LAS VEGAS (KLAS) — A man who authorities believe has fled to Russia to avoid prosecution is named in federal indictments that allege a multimillion-dollar fraud scheme.
Mykalai Kontilai — aka Michael Contile — is known to have lived in Las Vegas and New York, according to a news release from the US Attorney’s Office. Warrants are out for Kontilai’s arrest.
Kontilai is listed as the CEO of Collectors Cafe, an online auction portal. He had previously been implicated by an SEC complaint of trying to supress investor complaints by violating whistleblower protection laws.
In a case involving indictments in Nevada, New York and Colorado, authorities allege Kontilai is behind an investment fraud scheme in which he misappropriated $6.1 million, manufactured evidence to mislead investigators, and concealed the proceeds of his scheme from the IRS.
A sealed grand jury indictment on June 3, 2020, in the District of Nevada charges Kontilai with one count of securities fraud, six counts of wire fraud, six counts of laundering of money instruments, one count of money transaction in property derived from specified unlawful activity, and four counts of willful failure to file tax returns.
Individuals who believe that they may be a victim in this case should contact the FBI’s Las Vegas Field Office.
Kontilai lured investors into giving him money to start an e-commerce auction business from 2012 through 2018, according to the US Attorney’s Office, District of Nevada. Kontilai told investors he invested millions of dollars of his own money in the business and was not taking “a dime of salary.”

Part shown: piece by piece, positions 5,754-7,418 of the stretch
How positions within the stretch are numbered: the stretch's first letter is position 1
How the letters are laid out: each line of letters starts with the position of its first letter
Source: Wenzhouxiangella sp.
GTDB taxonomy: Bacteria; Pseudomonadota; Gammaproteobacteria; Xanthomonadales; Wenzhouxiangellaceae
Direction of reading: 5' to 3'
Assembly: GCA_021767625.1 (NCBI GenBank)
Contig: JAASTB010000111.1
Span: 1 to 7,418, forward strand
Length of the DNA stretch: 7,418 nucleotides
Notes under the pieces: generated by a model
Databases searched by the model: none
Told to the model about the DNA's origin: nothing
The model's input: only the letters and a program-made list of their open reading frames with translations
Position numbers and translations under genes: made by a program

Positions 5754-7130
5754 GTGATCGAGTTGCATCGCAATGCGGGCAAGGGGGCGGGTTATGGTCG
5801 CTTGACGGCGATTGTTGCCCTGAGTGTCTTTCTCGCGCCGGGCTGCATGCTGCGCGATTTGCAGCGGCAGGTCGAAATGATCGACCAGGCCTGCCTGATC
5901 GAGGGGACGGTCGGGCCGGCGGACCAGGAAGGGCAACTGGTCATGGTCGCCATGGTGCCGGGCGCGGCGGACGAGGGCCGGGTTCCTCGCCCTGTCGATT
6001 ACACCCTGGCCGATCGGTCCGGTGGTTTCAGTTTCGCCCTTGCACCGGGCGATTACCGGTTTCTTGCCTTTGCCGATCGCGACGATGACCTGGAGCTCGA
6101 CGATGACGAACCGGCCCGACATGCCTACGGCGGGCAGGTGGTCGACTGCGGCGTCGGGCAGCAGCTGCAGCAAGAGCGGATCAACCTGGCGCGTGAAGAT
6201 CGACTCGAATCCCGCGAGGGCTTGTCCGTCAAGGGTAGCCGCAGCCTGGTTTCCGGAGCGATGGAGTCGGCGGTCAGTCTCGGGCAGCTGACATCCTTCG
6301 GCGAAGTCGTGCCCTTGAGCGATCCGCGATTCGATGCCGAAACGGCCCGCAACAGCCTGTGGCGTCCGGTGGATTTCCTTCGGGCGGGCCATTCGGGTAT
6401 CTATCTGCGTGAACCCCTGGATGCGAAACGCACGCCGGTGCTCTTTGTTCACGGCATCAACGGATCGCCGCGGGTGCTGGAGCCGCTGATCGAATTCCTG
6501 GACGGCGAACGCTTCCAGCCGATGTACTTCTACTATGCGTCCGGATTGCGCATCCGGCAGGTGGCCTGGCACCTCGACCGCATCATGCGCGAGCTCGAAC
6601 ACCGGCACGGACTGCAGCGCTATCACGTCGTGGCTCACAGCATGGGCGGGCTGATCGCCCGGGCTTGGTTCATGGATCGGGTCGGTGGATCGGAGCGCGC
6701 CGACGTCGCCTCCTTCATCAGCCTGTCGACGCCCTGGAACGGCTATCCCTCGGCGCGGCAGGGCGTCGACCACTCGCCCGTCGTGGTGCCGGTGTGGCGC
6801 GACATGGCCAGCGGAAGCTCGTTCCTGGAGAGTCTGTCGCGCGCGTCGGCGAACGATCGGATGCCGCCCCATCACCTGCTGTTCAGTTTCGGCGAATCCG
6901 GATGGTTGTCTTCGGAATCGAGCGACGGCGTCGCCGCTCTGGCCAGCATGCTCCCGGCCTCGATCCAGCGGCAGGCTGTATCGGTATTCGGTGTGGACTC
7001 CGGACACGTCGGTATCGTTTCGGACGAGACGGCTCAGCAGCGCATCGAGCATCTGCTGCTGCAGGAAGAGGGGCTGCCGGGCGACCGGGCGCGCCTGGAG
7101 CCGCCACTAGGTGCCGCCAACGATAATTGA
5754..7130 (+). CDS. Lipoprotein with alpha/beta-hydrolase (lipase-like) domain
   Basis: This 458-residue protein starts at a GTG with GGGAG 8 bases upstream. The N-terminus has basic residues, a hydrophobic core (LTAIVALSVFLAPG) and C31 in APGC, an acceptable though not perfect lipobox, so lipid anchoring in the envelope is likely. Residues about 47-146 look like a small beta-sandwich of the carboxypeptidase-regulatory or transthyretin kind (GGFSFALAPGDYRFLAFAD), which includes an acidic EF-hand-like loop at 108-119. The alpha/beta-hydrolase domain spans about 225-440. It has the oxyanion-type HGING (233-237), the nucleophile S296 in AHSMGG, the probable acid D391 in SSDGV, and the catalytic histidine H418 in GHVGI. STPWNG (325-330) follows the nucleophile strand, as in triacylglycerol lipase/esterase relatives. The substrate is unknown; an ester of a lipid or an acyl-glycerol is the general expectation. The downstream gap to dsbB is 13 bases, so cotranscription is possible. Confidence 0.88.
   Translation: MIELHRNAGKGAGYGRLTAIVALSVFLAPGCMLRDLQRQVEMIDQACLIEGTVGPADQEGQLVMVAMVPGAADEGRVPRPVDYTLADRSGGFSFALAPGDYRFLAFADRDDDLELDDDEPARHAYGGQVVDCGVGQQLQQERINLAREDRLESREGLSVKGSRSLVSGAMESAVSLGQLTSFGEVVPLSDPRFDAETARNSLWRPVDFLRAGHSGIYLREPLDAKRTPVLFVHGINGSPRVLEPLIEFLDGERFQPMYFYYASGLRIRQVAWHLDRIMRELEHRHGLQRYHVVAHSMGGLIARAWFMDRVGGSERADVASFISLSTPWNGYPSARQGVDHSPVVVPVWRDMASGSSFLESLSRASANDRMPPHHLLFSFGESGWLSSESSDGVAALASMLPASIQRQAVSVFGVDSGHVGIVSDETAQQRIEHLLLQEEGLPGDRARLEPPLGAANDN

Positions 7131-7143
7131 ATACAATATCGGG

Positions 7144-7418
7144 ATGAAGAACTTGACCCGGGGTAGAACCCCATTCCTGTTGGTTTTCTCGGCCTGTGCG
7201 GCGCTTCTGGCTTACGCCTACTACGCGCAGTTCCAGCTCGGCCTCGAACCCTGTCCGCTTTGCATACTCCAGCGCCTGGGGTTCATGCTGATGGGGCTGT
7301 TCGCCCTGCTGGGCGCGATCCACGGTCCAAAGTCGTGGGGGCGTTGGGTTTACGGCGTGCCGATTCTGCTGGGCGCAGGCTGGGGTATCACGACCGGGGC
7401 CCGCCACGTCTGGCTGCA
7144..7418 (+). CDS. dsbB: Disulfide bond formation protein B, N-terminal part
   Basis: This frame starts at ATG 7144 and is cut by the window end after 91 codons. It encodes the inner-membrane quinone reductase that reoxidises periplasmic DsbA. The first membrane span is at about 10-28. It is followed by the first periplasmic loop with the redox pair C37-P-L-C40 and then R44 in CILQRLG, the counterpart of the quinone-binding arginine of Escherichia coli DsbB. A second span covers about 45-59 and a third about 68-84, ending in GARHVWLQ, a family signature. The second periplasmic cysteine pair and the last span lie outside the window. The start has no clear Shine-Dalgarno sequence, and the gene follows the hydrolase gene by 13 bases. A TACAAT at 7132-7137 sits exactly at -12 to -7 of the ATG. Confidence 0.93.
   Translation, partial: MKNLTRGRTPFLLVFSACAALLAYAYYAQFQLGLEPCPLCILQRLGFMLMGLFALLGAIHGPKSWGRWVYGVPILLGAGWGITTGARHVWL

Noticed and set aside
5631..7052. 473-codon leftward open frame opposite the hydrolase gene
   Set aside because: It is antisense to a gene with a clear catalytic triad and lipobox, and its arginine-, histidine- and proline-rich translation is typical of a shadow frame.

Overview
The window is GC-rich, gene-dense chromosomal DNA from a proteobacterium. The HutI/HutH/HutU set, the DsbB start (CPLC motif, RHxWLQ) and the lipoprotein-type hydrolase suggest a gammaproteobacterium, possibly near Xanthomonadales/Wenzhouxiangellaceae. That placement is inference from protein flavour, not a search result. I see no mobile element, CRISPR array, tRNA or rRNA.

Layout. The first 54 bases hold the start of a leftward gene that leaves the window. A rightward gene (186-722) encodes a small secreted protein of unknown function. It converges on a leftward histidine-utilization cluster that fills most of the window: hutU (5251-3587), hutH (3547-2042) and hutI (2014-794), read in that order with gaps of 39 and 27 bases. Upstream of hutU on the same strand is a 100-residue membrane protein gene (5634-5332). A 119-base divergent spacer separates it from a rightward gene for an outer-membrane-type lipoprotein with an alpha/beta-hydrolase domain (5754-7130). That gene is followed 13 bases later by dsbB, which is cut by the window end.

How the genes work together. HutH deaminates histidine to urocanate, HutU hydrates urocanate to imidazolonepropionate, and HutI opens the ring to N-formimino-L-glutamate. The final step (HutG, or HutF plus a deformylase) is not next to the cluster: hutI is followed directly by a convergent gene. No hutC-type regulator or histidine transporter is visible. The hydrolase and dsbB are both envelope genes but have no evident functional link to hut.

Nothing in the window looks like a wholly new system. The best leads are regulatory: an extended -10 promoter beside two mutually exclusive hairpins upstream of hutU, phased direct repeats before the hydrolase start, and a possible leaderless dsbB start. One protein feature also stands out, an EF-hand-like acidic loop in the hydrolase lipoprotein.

Prosecutors say Kontilai led bank officials to believe that money he withdrew was for business purposes when in fact it was for himself. He allegedly withdrew $770,000 in cash from a company bank account and used investor funds to purchase a Cadillac with the vanity tag, “MYKALAI,” and to pay for private school tuition and rent on luxury homes throughout the country.
Kontilai is also charged with failing to file tax returns for tax years 2015 through 2018 when he was engaged in this scheme.
An indictment from the District of Colorado alleges one count of conspiracy to obstruct proceedings, two counts of obstruction of proceedings, one count of tampering with documents, and two counts of false statements.
Authorities say an altered bank statement showed the company’s account with a balance of $4,999,065, when the actual balance at the time was $935.
This case was investigated by the Las Vegas Field Offices of the FBI and IRS Criminal Investigation Division with assistance from the Washington and New York Field Offices of the FBI.
Trial Attorney Emily Scruggs of the Criminal Division’s Fraud Section and Assistant U.S. Attorney Tony Lopez of the U.S. Attorney’s Office for the District of Nevada are prosecuting the case.
The U.S. Attorney’s Office for the District of Colorado, the Justice Department’s Tax Division, and the Justice Department’s Office of International Affairs also provided assistance.